There are obvious reasons it’s useful to remember this time in my life. When I’m overwhelmed with the desire to retreat or escape, I need to remember the price and the parts of the scenario that involve giving up huge chunks of my humanity, not to mention the parts about being on the edge of resigning from the breather’s club. It’s good to make a point, as I sit here writing this, of looking my sometimes-neglected but no longer actively abused skin.

But it’s not only that. I also want to keep the recall clear simply because it was an experience I had. I was there, and it happened; I don’t want it to be a diffuse blur or treat it as just a gap in my life’s resume.

More Than You Can Handle

People I care about are going through the terminal illness of a family member. As we all tend to do, I grope for the right words of comfort and support, and don’t want to accept that there are no “right” words.

There may not be any words that are the right ones, but there are some I try to avoid. There are phrases that, when uttered by another person, make me wince. So, because of my personal bias, I don’t like to say them to anyone else.

High on my list of these is: “God never gives you more than you can handle.”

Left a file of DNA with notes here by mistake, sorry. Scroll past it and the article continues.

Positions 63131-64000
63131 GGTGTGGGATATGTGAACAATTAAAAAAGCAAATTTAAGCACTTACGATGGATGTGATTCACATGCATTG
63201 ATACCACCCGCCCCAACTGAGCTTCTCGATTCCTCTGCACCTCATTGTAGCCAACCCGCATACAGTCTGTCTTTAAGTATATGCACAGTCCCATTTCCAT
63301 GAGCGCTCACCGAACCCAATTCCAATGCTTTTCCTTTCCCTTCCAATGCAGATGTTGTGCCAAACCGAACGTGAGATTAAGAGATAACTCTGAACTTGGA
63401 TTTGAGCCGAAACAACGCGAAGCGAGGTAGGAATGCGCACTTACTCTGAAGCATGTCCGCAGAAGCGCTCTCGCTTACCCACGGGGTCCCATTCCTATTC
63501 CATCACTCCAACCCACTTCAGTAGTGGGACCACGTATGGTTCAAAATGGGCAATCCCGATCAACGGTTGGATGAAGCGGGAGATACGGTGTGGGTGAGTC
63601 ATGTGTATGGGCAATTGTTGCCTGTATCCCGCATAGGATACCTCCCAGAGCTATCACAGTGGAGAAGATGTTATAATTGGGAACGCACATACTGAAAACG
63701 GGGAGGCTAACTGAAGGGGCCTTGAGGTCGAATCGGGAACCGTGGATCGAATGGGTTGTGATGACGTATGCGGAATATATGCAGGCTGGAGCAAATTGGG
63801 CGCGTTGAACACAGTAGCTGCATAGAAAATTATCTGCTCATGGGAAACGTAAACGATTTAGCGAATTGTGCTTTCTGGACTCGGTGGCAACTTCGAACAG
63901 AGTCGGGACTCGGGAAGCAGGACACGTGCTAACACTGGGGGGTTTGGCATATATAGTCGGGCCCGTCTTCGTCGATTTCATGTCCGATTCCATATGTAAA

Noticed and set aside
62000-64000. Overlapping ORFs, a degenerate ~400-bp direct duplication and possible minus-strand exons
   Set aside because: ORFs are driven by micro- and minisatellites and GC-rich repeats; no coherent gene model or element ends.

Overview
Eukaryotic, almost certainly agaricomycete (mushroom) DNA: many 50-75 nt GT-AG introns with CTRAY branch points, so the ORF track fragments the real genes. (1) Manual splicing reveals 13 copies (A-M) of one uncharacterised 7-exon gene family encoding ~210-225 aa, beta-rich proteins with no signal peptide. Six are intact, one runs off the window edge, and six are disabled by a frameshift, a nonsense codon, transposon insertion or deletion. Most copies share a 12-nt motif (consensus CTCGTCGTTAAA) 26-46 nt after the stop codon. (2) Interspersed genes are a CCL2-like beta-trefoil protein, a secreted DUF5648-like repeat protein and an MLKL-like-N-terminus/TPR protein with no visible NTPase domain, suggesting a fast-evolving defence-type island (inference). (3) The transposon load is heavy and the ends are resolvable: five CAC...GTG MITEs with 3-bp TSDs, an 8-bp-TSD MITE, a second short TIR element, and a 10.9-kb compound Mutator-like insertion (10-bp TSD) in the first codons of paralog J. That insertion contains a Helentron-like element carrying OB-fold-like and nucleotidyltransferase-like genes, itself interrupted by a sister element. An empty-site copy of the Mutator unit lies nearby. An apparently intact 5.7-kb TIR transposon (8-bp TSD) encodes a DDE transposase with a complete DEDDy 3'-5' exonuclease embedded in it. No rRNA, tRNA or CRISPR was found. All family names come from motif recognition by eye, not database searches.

I understand the spirit and intention behind these words. I understand they’re meant to imply that a loving God can and will support us even through times we don’t think we can take. I don’t even have a problem with the word God, although I might use a different word for the “thing bigger than myself” I believe in.

My problem with this phrase has to do with my opinion that it’s just not true.

God/life/the universe does sometimes throw things our way that we cannot handle. Some things, or combinations of things, do break us. Don’t believe me? Walk through your jail or local psych ward. Hell, walk down some city streets. We do get broken.

Maybe I’m just quibbling over semantics. Maybe it’s the word “handle” that I just don’t like. I don’t know. I just imagine someone sitting in the psych ward, or rehab, or in a cubicle in the ER getting cuts stitched up, and thinking they’ve failed. Someone told them God would never give them anything they couldn’t handle, and they failed to handle it, so they have done something wrong. They must be worse than other people. They’ve let God down.

Some things are not handle-able. They cross a line. The location of that line is different for everyone. Outer and inner circumstances cross the line and become forces of nature, and we do not cope with them. They handle us, and when it’s over we are not the same person.